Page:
EMS Seminar

Each year, the FASNY Emergency Medical Services Committee presents the EMS Seminar in Montour Falls, New York. The two-day event is packed with presentations that address the most contemporary and critical topics in the EMS community.

These invaluable sessions are complemented by a Pre-Seminar Workshop eligible for Core CME credit hours in Preparatory, Airway, Pharmacology, Med. Admin, Emergency Meds., Immunology, Toxicology, Endocrine, Neurology, Abdominal, Geni-Renal, GI, Hematology, Respiratory and Psychiatric.

Past Presentations

Professionalism in EMS:  Is there any hope?
Presentation by Paul A. Werfel, NRP

EMS has long been protected from the same level of scrutiny police officers face. People are generally glad when we show up. After all, we’re the “good guys.” Yet with social media, there are thousands of “amateur photojournalists” roaming our scenes with phones, and drones have begun to put us in the crosshairs. In decades past we could hide in plain sight, dealing with patient care complaints behind closed-door meetings with management. Every action, right or wrong, now has thousands of potential witnesses. Our encounters with patients and families are memorialized for all time.  We have reached a point where it is no longer good enough to have sound skills and strong medical knowledge. Professionalism is now a job requirement in EMS.

Challenging Prehospital Case Studies
Presentation by Paul A. Werfel, EMT-P

This will be a comprehensive and interactive discussion of ten brand new cases, with the objective of fine tuning the assessment skill of the prehospital practitioner.  Led by JEMS Case of the month author, Paul Werfel, participants will systematically examine and assess each patient, suggest and discuss presumptive diagnosis and BLS and ALS treatment modalities. The group will then compare and contrast these findings with the in-hospital diagnosis and treatment modalities.

Where Did All the EMS Providers Go?
Presentation by Richard Nower

 Every agency big and small, volunteer and commercial, municipal or private, ALS or BLS is facing the same external crisis: how to find EMS providers to provide quality patient care. By 2030, the United States will have as many people retired as there are working. The EMS profession is at the crossroads of time. EMS agencies will have to staff more ambulances and find more crews, but where will they come from? How is your agency going to meet the needs of your community? How, when and why the crisis was created is not important anymore. COVID-19 has changed the prehospital care community forever. Fewer providers are on the streets and even fewer are registering for EMT classes. The road to finding qualified EMS providers will determine the future of our industry. This is a discussion about recruitment and retention strategies. The session will be an out-of-the-book look at alternatives to bring in employees and staff shifts. How is your agency going to meet industry needs of the future? Staffing shortages will continue to grow unless we change the culture of our industry. Let’s look to the future of recruitment and retention.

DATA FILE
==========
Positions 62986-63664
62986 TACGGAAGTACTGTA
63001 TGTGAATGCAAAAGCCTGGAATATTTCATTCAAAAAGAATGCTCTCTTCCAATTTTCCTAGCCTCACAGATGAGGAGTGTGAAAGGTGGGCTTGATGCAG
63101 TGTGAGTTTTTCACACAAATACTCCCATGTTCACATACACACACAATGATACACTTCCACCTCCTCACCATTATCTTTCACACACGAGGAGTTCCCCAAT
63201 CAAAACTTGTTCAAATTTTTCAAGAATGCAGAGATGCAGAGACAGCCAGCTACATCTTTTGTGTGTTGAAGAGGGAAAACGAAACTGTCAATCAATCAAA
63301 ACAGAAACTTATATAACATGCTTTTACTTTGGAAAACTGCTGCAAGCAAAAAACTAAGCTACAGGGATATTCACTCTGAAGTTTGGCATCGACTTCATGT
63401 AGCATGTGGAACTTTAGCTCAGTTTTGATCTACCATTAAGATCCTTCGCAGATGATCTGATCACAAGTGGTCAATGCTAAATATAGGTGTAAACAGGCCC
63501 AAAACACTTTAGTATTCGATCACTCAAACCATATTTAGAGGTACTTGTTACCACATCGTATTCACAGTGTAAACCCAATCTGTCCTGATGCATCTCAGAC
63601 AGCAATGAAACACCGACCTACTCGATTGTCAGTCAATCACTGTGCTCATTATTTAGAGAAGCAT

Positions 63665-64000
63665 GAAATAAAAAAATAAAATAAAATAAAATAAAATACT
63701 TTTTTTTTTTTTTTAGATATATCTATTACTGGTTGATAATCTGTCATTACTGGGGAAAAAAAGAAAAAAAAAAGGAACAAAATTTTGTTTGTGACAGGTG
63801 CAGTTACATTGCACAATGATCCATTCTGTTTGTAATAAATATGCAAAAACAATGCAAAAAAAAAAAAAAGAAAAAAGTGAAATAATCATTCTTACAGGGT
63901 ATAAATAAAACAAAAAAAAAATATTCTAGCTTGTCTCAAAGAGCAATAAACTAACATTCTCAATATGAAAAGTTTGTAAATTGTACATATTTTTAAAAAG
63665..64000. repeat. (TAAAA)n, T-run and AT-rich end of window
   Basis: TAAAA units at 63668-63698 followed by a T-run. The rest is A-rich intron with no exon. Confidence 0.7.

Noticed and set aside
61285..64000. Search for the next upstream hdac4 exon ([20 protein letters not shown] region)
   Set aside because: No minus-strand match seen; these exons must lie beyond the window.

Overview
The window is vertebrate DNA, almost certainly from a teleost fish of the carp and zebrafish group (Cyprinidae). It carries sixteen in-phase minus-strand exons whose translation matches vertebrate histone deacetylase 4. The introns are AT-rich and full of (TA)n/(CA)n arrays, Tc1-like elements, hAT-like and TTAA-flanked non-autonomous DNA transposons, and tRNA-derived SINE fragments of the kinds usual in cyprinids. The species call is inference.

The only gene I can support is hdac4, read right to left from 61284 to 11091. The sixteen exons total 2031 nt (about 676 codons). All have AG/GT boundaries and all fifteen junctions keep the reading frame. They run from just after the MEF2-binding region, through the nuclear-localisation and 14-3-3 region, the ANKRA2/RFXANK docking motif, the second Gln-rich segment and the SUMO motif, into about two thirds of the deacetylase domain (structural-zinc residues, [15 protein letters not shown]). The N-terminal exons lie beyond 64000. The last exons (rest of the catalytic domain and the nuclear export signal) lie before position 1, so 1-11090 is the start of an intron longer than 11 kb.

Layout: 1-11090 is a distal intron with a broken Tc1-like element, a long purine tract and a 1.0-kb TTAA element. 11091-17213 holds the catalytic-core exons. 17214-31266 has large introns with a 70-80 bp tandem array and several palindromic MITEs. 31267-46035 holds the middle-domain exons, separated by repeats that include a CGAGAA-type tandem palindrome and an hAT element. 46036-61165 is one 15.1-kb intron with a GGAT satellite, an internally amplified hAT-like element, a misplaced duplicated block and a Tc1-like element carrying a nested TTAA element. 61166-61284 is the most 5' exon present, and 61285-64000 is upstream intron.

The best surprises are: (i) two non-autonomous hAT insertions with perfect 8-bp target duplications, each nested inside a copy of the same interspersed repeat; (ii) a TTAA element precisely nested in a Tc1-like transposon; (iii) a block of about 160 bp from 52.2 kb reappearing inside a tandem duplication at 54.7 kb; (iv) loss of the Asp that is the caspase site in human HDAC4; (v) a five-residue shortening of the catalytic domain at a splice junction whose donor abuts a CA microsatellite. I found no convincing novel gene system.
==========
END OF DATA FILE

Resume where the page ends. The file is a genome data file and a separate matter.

Managing Respiratory Distress Before ALS Arrives: Assessing and Treating the Dyspnea Patient at the EMT Level
Presentation by Dan Batsie, EMT-P

 Respiratory distress is both a common and frequently life-threatening complaint. Many prehospital assessment techniques and interventions are focused on advanced providers, but far too often we lose sight of the importance of good basic skills.  EMTs play a vital role in early diagnosis and treatment of the dyspnea patient and proper initial care can significantly impact the outcome of these patients.  This class is designed to enhance the EMT’s understanding of the pathophysiology of respiratory distress and will focus on rapid assessment skills for the BLS provider.  We will further discuss key interventions that can be completed by the EMT to improve the outcome of the various causes of respiratory distress.

Drowning and Management of Submersion Injuries
Presentation by Dan Batsie, EMT-P

Each year roughly 4,000 patients die, and 800,000 patients are successfully rescued following a drowning event.  Yet, submersion injuries remain poorly understood and are often improperly assessed and treated.  To optimize outcomes and to separate commonly held myth from fact, providers must understand the true pathophysiology and science behind these far too common drowning situations.  This class will discuss the evidence-based best practices associated with management of submersion injuries.  Specific focus will be offered to submersion related cardiac arrest and how the approach must differ from more frequent sudden cardiac arrest etiologies.  The class will also discuss a detailed evaluation of the rescued patient and describe an algorithm for treatment and transport decisions.  Although some advanced topics will be discussed, this class is focused at the EMT level.